var result = new W3CValidityCheckResult();
            WebHeaderCollection w3cResponseHeaders = new WebHeaderCollection();

            using (var wc = new WebClient())
                string url = String.Format("{0}{1}",
                    testContext.Properties["AspNetDevelopmentServer." + aspNetServerName].ToString(),
                string html = GetPageHtml(wc, url);

                // Send to W3C validator
                string w3cUrl = "http://validator.w3.org/check";
                wc.Encoding = System.Text.Encoding.UTF8;
                var values = new NameValueCollection();
                values.Add("fragment", html);
                values.Add("prefill", "0");
                values.Add("group", "0");
                values.Add("doctype", "inline");

                    byte[] w3cRawResponse = wc.UploadValues(w3cUrl, values);
                    result.Body = Encoding.UTF8.GetString(w3cRawResponse);
                    ThreadPool.QueueUserWorkItem(ResetBlocker); // Reset on background thread

            // Extract result from response headers
            int warnings = -1;
            int errors = -1;
            int.TryParse(w3cResponseHeaders["X-W3C-Validator-Warnings"], out warnings);
            int.TryParse(w3cResponseHeaders["X-W3C-Validator-Errors"], out errors);
            string status = w3cResponseHeaders["X-W3C-Validator-Status"];

            result.WarningsCount = warnings;
            result.ErrorsCount = errors;
            result.IsValid = (!String.IsNullOrEmpty(status) && status.Equals("Valid", StringComparison.InvariantCultureIgnoreCase));

            return result;

        private static string GetPageHtml(WebClient wc, string url)
            // Pretend to be Firefox 3 so that ASP.NET renders compliant HTML
            wc.Headers["User-Agent"] = "Mozilla/5.0 (Windows; U; Windows NT 6.0; en-US; rv: Gecko/2008070208 Firefox/3.0.1 (.NET CLR 3.5.30729)";
            wc.Headers["Accept"] = "text/html,application/xhtml+xml,application/xml;q=0.9,*/*;q=0.8";
            wc.Headers["Accept-Language"] = "en-au,en-us;q=0.7,en;q=0.3";

            // Read page HTML
            string html = "";
            using (Stream responseStream = wc.OpenRead(url))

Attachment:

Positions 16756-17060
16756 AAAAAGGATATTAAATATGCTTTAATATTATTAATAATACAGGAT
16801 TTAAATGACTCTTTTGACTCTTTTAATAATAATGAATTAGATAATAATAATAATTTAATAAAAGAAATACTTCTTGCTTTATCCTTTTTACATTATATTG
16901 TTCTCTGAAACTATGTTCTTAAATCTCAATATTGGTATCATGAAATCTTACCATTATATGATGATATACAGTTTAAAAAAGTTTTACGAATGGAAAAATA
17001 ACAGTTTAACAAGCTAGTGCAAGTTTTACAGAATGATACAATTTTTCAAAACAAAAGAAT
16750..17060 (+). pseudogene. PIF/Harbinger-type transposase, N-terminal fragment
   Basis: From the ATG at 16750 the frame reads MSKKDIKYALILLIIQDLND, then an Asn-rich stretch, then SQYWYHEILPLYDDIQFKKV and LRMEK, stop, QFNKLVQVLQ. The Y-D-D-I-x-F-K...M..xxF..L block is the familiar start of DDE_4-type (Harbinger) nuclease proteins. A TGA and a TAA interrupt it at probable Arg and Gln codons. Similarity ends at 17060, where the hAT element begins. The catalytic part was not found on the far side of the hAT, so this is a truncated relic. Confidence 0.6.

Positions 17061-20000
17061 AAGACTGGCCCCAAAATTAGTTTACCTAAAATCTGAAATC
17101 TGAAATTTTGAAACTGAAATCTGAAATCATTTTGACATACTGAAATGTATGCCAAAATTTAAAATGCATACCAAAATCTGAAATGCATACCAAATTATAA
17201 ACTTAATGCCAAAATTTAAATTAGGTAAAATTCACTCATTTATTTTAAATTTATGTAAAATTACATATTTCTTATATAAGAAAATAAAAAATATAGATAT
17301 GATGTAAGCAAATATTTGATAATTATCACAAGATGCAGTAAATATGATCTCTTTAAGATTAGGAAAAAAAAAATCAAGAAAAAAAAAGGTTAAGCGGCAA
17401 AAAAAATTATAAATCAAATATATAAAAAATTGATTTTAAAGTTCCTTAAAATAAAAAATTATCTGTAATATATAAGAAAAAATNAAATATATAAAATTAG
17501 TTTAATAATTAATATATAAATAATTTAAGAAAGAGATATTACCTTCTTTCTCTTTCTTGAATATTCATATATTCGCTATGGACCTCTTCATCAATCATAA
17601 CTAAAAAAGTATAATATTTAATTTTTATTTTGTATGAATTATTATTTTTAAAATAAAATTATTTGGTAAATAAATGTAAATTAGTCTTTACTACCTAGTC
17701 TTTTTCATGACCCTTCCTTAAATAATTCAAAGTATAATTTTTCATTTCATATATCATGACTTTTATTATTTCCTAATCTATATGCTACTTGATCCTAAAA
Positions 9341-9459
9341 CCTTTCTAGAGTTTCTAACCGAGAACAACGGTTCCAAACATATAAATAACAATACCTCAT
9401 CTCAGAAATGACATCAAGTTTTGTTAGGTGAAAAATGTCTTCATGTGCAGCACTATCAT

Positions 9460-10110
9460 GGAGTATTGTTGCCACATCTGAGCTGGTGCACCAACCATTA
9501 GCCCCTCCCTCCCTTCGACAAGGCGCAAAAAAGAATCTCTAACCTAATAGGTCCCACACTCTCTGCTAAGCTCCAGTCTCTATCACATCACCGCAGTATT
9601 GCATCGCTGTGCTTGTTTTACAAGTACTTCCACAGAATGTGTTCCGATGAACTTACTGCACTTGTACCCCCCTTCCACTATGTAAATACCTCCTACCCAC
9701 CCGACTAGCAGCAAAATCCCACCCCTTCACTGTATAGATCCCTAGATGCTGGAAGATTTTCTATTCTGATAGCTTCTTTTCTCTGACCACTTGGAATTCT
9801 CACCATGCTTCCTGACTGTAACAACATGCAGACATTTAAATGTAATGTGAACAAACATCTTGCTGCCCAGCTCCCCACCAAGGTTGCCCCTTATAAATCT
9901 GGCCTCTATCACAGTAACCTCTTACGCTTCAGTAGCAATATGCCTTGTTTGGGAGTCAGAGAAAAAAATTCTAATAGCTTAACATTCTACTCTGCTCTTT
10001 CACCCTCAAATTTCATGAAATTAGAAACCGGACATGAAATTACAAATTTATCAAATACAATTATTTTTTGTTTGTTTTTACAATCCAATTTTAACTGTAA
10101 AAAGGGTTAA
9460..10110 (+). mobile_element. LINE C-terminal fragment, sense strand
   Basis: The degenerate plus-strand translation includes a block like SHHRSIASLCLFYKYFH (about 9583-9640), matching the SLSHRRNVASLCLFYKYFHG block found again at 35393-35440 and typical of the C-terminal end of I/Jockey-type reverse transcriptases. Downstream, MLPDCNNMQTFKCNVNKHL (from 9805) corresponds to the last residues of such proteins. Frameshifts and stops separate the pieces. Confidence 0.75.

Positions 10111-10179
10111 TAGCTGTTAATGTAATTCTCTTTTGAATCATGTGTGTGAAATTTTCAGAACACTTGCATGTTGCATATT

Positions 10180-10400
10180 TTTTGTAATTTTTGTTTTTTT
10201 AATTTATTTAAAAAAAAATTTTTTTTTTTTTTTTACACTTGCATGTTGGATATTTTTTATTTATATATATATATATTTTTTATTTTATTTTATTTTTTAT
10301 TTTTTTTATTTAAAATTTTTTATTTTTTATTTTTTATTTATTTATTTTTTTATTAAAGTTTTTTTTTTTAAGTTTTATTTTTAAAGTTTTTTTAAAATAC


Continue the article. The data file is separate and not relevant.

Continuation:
using (var sr = new StreamReader(responseStream))
                    html = sr.ReadToEnd();

            return html;

You use it from your unit test like so:

[Description("Tests that the HTML outputted by the home page is valid using the W3C validator")]
[AspNetDevelopmentServer("WebApplication", "WebApplication")]
public void HomePageIsValidHtml()
    Assert.IsTrue(TestHelper.ReturnsValidHtml(this.TestContext, "WebApplication", "Default.aspx").IsValid,
        "The home page failed W3C Markup Validation (http://validator.w3.org).");

Note the use of the AspNetDevelopmentServer attribute on the test method. This tells the unit testing framework to spin up an instance of Visual Studio’s inbuilt ASP.NET web server (Cassini) with the name and at the path you specify. The runtime URL of that instance is then retrieved from the test class’ property bag (on the TestContext property) by the helper method above.

This sample could be easily extended to do more thorough checking against numerous endpoints automatically if need be, perhaps by reading the website’s .sitemap file, or crawling the hyperlinks found in the response to a given depth.

So now you have no excuses! You can easily incorporate the checking of your ASP.NET site’s runtime HTML for validity into your normal development cycle.

New release of Visual Studio 2008 XHTML 1.1 Templates available now

I’ve uploaded a new release that now includes item templates for C# & VB Web Application Projects and Web Site Projects. Plus, there is now a Project Template for creating C# Web Application Projects pre-configured to be XHTML 1.1 compliant, use a master page & theme, and the CSS Friendly Control Adapters. It has some other goodies in it too (e.g. support for print specific CSS files in themes).


Feedback always appreciated.

Visual Studio 2008 XHTML 1.1 Templates released to CodePlex

I’ve released a new CodePlex project: Visual Studio 2008 XHTML 1.1 Templates

As the name suggests it is a set of item templates for Visual Studio 2008 web projects based on XHTML 1.1. The initial version includes item templates for the following item types:

  • Web Form
  • Master Page
  • AJAX Web Form
  • AJAX Master Page
  • HTML Page
  • StyleSheet

At this stage only templates for C# Web Application Projects are included but I will add similar templates for VB and Web Site Projects shortly.

There is a simple installer included to make it extra easy.